WELCOME TO GROUNDLEVEL
GROUNDWORK GALLERY’S BLOG
Our blog will provide a regular virtual window into the workings and musings of the remarkable GroundWork Gallery, a new space committed to all aspects of the environment, and to the artists and designers whose ideas and works enable us to think about the fundamental elements of the world which we inhabit.
Our first posting offers an introduction to the recently inaugurated GroundWork Gallery, established in July 2016. We invite you to visit the Gallery in King’s Lynn, to explore the GroundWork website and to keep an eye open for forthcoming educational events, talks and discussions. Please sign up to our mailing list to receive regular GroundLevel postings (right).
This month, GroundWork launches a new exhibition Out of the Wood, 5 November to 17 December 2016. Out of the Wood celebrates trees, forests and the art of wood through the work of ten artists and designers: Dominic Ash, Lorraine Bewick, Lee Grandjean, Doo Gurney, Ian Tyson, Calum McClure, Par Avion, Tim Plunkett, Tim Simmons and Tara Books & Gond artists from India. This arboreal exhibition marks the beginning of a year-long Trees, Woods and People campaign by the Woodland Trust culminating with a Charter in November 2017. GroundWork has signed up as one of more than 50 Woodland Trust’s charter champions and will work through 2017 to raise awareness of the importance of trees, woods and forests, in King’s Lynn and beyond.
GroundWork is a new contemporary art gallery located in the heart of King’s Lynn, a pebble’s throw from the historic Purfleet Quay. There are several unusual things about GroundWork and its founding concept that make this gallery an important addition to King’s Lynn, to the national art scene and the international contemporary art world: the Gallery’s broad vision, its pioneering aims and commitment to the environment and the building itself, transformed from a modest derelict brick building into a sleek town centre arts hub.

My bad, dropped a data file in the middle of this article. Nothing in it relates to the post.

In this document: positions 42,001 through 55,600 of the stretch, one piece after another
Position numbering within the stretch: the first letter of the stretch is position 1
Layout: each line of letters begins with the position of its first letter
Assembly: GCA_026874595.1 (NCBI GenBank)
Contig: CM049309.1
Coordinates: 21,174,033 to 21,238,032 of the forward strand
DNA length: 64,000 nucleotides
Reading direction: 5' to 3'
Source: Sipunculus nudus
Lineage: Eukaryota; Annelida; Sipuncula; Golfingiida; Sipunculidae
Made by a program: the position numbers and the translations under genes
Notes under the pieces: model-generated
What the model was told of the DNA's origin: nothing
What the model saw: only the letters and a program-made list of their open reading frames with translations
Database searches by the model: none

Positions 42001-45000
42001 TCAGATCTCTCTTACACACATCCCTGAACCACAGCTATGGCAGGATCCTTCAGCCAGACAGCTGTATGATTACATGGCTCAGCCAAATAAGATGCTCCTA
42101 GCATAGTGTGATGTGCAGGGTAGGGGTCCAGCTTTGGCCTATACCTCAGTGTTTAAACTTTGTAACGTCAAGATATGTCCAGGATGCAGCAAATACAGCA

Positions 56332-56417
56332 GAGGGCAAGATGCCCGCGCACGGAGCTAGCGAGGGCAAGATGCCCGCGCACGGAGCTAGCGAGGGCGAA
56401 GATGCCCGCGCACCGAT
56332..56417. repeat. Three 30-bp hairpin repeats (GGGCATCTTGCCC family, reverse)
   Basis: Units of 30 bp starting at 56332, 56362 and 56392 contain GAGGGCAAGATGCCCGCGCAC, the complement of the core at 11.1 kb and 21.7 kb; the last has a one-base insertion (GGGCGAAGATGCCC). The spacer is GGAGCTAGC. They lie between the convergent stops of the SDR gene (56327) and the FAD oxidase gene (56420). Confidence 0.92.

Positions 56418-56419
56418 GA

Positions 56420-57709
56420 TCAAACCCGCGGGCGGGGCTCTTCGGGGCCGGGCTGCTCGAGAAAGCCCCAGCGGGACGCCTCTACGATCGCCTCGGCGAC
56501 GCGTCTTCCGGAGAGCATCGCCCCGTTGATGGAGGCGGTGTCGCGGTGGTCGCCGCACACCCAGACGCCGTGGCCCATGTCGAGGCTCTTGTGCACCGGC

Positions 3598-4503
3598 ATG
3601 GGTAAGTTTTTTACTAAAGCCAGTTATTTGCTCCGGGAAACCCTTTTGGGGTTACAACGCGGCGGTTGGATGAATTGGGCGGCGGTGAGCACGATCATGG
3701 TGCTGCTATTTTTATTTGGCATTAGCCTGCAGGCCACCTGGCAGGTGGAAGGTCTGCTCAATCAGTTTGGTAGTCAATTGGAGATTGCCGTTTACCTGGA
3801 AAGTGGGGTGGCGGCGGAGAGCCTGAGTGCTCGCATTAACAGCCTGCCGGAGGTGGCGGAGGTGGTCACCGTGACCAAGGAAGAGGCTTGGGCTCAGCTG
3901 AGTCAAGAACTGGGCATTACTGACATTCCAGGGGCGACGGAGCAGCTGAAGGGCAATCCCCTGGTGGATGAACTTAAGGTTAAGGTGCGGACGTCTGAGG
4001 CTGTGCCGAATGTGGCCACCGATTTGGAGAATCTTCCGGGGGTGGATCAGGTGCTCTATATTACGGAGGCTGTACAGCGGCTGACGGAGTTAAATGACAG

GroundWork is the vision of Director, Veronica Sekules, a passionate environmentalist with a wealth of experience working in art galleries and museums. GroundWork is dedicated to all aspects of the environment: from the wider atmosphere, the landscape, sea and shore, to its physical elements, stones, sand, water, mud, trees and plants. Veronica’s concept is to reflect and show the ways in which artists record its character, its beauties, its puzzles and its threats and its dangers.
Veronica Sekules says: “GroundWork aims to be a centre of activity, information, discussion and conviviality where people see and enjoy art, which helps them to think about the environment more deeply.” By bringing together and displaying works of local, national and international artists, Veronica plans to encourage conversations and debates about the world in which we live and the ways that as humans we interact, respond and are inspired by our environment.
Environmental Passion Veronica Sekules brings more than 30 years of experience working with artists both as a curator and as an educationalist. She was Curator, Head of Education & Research and Deputy Director of the Sainsbury Centre for Visual Arts, University of East Anglia. During her career, she ran many projects, including Culture of the Countryside, a three-year Heritage Lottery funded programme, between 2008 - 2011. The project aimed ‘to encourage a better understanding of the culture and heritage of the East Anglian counties through direct engagement with the Sainsbury Centre collections of art from around the world’. Her forthcoming book, Cultures of the Countryside and the Museum, is published by Taylor & Francis and traces the relationship between the museum and the micro-cultures of the countryside over the last 50 years, including: agricultural mechanisation, rural depopulation and changing demographics, the growth of environmental activism and the development of the heritage industry.